>> A few months ago I got a strange interview request asking me – a non Korean, never-been-to-Korea, in no way an expert on anything Korean person – about whether I thought Korean fashion was making serious international waves following Gangnam Style mania or as part of a broader "Korean Wave" cultural movement. The simplistic answer for me is no, not yet but I sure as hell wish it would happen judging by the number of Korean gems that seem to come through my inbox. Now I fear though any plan I make to get onboard the Seoul Train will be tainted with knowing judgement. Oh, NOW you think it's "cool" to go to Seoul. It's that PSY isn't it? It's all this K-pop guff, right? It's HALLYU madness!
In truth, the trip has been thwarted on so many occasions, dating back to just over three years ago when I was invited out to Seoul Fashion Week but couldn't make the timing work with my then full-time job. Nobody will believe me though so I'll just go along with the make believe line. "Yeah, it's the horse-cantering dance moves. And all those beguiling lyrics about coffee drinking. That's why I want to go to the land of kimchee."
In all seriousness though, what I have noticed is a growing willingness of Korean designers to get in touch with me. Or the simple fact that the Korean fashion industry itself has burgeoned, with the majority of labels having only had lifespans of less than five years or so. Either way, I'm getting Seoul vibes in my emails and I'm frankly loving it. The latest one to come in is Lucky Chouette, a diffusion line of the infinitely more ladylike and grown-up label Jardin de Chouette. They must have known what my speed was because Lucky Chouette's collection of endearing logo-ed hoodies, varsity jackets, caps and emoticon graphics reminds me of the type of clothes I wore as a five to seven year old and wish I had in adult size. In fact, looking at this overload of anime bright colours, sailor collars, dungarees and chunky sneakers… why, this is in fact what my childhood heroine Arale Norimaki would wear, were she to suddenly reappear today in all her purple haired glory and impossibly happy disposition. For those not familiar with the early 80s Japanese manga Dr. Slump, Arale was basically everything I wanted to be. A tomboy robot with severe shortsightedness (our only common trait), she bounced around in winged caps, chunky sneaks and baseball tees causing mischief and occasionally freaking people out with a stick of candy floss coloured poop poop (don't ask – just find out for yourself if you can).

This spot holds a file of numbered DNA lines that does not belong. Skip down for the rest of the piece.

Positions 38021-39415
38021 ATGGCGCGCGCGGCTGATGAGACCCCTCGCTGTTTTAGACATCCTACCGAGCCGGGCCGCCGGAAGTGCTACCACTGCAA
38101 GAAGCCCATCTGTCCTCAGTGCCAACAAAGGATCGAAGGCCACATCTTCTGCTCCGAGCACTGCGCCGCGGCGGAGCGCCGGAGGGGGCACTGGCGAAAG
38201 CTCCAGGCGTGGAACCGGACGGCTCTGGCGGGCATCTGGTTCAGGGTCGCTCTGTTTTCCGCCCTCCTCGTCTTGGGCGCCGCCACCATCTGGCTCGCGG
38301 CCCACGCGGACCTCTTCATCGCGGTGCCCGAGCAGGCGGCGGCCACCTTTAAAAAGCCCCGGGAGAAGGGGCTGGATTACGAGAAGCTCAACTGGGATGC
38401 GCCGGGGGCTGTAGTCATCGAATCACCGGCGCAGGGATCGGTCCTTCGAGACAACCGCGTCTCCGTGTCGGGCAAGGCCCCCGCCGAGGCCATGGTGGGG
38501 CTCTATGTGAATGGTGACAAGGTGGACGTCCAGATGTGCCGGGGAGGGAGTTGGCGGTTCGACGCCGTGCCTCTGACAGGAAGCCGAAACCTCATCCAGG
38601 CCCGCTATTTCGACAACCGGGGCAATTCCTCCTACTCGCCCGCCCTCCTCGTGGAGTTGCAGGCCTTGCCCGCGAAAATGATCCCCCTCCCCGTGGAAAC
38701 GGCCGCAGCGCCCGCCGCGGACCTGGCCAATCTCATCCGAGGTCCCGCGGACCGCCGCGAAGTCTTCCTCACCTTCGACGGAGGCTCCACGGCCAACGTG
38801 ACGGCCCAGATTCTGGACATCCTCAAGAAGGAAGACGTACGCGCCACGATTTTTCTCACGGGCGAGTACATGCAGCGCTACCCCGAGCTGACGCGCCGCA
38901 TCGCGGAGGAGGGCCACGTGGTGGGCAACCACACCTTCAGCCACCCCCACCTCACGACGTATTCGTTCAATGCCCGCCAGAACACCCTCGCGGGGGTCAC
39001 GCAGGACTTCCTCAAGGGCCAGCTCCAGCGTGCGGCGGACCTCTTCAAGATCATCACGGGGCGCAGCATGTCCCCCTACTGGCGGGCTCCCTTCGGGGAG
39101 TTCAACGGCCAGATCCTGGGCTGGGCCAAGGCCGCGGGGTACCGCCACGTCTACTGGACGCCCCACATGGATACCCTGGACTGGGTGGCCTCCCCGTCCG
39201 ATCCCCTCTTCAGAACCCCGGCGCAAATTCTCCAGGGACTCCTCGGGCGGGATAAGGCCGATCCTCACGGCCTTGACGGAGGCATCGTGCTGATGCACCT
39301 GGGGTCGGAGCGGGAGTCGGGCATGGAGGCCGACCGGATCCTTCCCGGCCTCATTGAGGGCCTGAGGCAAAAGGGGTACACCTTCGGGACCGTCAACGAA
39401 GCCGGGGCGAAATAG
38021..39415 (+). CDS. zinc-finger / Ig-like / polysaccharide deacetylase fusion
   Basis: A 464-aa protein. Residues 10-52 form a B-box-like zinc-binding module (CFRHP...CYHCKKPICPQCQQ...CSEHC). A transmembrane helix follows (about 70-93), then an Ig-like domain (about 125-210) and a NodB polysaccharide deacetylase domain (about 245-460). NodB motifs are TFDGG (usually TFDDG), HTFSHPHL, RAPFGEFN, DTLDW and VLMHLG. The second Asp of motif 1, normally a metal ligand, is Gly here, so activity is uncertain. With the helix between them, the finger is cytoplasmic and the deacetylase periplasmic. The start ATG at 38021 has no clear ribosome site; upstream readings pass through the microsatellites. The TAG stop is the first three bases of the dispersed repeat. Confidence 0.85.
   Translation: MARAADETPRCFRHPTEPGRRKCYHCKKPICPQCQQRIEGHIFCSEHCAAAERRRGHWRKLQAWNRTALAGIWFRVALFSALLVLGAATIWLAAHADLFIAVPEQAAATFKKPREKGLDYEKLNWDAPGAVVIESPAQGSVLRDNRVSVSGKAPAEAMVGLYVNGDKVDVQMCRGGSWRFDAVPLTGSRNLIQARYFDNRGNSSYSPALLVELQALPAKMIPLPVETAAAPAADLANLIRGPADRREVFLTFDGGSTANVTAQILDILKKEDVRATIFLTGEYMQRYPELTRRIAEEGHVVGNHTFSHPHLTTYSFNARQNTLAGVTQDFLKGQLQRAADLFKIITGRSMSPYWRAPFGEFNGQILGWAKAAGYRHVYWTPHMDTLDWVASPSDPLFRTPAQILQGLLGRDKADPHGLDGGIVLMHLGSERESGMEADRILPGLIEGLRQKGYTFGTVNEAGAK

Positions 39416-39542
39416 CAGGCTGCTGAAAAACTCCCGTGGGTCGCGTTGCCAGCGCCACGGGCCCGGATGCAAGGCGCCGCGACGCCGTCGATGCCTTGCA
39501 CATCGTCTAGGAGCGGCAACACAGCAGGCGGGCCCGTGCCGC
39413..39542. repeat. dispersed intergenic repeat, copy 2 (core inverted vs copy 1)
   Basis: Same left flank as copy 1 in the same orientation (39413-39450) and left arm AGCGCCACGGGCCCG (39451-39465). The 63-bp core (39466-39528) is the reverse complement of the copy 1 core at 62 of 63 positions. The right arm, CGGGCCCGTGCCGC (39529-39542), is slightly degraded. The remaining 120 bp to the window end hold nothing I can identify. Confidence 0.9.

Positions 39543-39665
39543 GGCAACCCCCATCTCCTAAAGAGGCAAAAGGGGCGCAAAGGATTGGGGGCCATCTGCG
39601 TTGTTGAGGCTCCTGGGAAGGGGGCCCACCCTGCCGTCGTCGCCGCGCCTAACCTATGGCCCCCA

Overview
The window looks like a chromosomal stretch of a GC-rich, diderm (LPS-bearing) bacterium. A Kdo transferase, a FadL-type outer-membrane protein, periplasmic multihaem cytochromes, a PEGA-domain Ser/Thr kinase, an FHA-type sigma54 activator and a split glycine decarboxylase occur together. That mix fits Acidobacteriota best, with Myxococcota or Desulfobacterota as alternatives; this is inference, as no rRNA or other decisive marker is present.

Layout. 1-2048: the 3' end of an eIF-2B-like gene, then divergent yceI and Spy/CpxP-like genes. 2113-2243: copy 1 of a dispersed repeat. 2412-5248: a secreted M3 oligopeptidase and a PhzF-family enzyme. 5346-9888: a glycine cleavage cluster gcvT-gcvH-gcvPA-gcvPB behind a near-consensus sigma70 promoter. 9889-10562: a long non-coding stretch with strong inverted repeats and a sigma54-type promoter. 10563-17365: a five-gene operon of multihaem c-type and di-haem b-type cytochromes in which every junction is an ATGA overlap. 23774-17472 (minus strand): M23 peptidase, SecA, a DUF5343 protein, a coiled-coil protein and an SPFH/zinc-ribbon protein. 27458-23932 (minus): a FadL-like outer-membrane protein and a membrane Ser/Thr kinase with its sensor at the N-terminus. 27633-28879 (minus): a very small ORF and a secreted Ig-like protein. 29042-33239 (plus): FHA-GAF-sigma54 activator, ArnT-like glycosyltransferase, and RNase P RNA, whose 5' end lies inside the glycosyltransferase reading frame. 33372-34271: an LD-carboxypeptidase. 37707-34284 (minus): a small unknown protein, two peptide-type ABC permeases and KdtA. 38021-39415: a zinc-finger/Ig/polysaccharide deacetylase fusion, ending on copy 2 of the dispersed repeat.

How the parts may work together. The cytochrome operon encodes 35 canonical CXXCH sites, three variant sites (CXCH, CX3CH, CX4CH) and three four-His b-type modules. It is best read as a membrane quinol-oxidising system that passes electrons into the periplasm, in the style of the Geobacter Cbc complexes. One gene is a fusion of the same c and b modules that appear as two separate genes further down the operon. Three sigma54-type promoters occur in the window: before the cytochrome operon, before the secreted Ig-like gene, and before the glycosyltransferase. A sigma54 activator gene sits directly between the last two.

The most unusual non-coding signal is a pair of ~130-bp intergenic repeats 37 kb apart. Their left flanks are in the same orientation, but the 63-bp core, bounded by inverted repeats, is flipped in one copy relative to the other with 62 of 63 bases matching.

"Street elements and graphics, playful and humorous arty work through a variety of cultural and Style propose a new character brand" is the translated sentence that I get from Lucky Chouette's About page and that's basically all you need to know. Play. Street. Graphics. Those elements are combined with a girly sensibility that so often eludes traditional streetwear brands for women. Chuck a bit of trend-driven sass (not a bad thing when used correctly) into the silhouettes and choice of fabrics and you get clothes that aren't just for weirdos like me that immediately think of eighties manga characters.
As with all Korean labels though, the final thudding question is always "Where can I get my hands on this stuff?" I have no finite answer but I'm guessing Lucky Chouette are keen to get their wares out into the wide open world, beyond Seoul. I'll try and get the ball rolling here then and badger them about international shipping seeing as they do have a domestic-shipping e-store. Come on now, Seoul. You can export a popstar or two but not a sweatshirt in a post pack envelope? I suspect this will change in the coming months. Oh well, maybe that interviewer was on the money after all.